Perfecting the post-discharge visit

Researchers analyze who, what, and when of follow-up care.


Among the questions they're addressing: When should that visit happen, which patient groups should be targeted, and what should occur during the visit itself?

Getting a recently discharged patient to see a doctor quickly has become a focus as doctors and hospital leaders strive to limit preventable 30-day readmissions, in order to improve care and avoid Medicare penalties. Several studies published in the last few years, though, have presented a mixed picture, showing that fast tracking that first appointment is not necessarily beneficial, or at least not for all types of patients.

Photo by Thinkstock
Photo by Thinkstock

One study, published in March in the Annals of Family Medicine, found little change in readmissions from early follow-up among patients with 1 or fewer medical conditions but a significant effect—a 19.1% reduction—among patients with multiple conditions. Meanwhile, another recent study, published in the May 2015 Journal of General Internal Medicine (JGIM), didn't find any protective effect among patients ages 65 and older who saw a doctor within 7 days after discharge.

“Since we did not find a difference, my conclusion and what others have told me is that the major issue is targeting the right patient,” said Jerry Gurwitz, MD, FACP, senior author on the JGIM study, as well as executive director of the Meyers Primary Care Institute. The institute is a joint endeavor of the University of Massachusetts Medical School, Reliant Medical Group, and the Fallon Community Health Plan.

“And then the second issue is that there is no evidence-based approach or protocol that a primary care physician is expected to follow in seeing the patient who presents following hospital discharge,” Dr. Gurwitz said. “Everybody is doing whatever they think is the right thing to do. The reality is we don't even know what's happening in the context of that visit. There is just no way everyone is doing it the same.”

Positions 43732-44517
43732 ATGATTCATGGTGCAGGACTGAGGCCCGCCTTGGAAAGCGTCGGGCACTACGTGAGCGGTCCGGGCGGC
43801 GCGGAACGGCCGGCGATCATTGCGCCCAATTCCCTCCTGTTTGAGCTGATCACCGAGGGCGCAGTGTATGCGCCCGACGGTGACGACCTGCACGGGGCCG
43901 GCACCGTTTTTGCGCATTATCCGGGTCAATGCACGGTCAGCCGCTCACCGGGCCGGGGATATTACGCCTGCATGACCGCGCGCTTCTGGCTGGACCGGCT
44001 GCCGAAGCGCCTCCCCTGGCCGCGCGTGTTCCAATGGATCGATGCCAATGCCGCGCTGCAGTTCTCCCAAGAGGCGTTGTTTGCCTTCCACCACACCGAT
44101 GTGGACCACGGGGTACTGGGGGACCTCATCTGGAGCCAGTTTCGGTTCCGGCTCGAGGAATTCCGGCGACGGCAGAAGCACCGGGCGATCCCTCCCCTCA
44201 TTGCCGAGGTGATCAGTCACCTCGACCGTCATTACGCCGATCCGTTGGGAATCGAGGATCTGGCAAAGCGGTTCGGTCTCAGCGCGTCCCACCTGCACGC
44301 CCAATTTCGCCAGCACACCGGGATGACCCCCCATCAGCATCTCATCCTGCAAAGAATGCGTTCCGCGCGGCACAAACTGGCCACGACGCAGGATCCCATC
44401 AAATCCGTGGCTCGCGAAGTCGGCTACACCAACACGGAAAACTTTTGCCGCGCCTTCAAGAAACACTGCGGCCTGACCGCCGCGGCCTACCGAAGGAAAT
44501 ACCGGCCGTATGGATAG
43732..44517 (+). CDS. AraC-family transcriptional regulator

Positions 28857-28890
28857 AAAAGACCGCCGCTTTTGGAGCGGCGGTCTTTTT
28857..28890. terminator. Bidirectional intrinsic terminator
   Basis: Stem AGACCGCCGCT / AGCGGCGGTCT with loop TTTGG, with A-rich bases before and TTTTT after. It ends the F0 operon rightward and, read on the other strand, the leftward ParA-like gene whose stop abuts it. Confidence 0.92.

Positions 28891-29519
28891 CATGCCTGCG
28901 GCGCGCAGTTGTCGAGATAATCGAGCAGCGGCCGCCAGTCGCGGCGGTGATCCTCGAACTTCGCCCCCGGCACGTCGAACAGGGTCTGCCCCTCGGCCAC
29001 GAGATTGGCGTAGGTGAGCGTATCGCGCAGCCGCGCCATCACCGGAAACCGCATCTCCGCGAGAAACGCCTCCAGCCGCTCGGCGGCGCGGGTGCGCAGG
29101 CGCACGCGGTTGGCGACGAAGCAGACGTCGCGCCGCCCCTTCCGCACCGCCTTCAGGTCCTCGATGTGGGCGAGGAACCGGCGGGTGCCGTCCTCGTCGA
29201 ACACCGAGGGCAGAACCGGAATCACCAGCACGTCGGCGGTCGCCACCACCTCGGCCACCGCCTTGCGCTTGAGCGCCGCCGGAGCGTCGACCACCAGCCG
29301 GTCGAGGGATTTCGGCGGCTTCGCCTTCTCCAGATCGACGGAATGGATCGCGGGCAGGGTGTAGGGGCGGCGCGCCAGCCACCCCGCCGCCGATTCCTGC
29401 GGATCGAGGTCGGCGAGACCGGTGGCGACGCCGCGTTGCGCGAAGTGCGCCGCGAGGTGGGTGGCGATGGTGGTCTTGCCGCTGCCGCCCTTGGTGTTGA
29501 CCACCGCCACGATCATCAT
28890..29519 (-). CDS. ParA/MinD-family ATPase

Visit timing and target

The study that Dr. Gurwitz led, involving 3,661 patients, found that 49.4% visited some type of doctor within 7 days of hospital discharge and 27.3% specifically saw a primary care physician. But the 19.3% of the patients who were rehospitalized within 30 days were no more or less likely to have seen primary care doctor (or any doctor) in that first week than the patients who stayed out of the hospital.

Dr. Gurwitz is now trying to figure out whether subgroups of patients should be the focus of special attention by the primary care doctor during the immediate post-discharge period, based on various factors, such as social support, use of high-risk medications, or functional status.

He is not alone in struggling to nail down what works in terms of post-discharge interventions, according to several review articles cited in his study. In 1 systematic review, involving 47 studies and published in the March 5, 2013, Annals of Internal Medicine, researchers wrote that the “strategies that an individual hospital can implement to improve transitional care remain largely undefined.”

Plus, with limited resources and tight appointment scheduling, clinicians must strive to maximize effectiveness, said Annette DuBard, MD, MPH, an author on the recent Annals of Family Medicine study. She's also a senior vice president for informatics and evaluation at Community Care of North Carolina, a public-private partnership that links Medicaid recipients to primary care medical homes and other support services, including a transitional care program.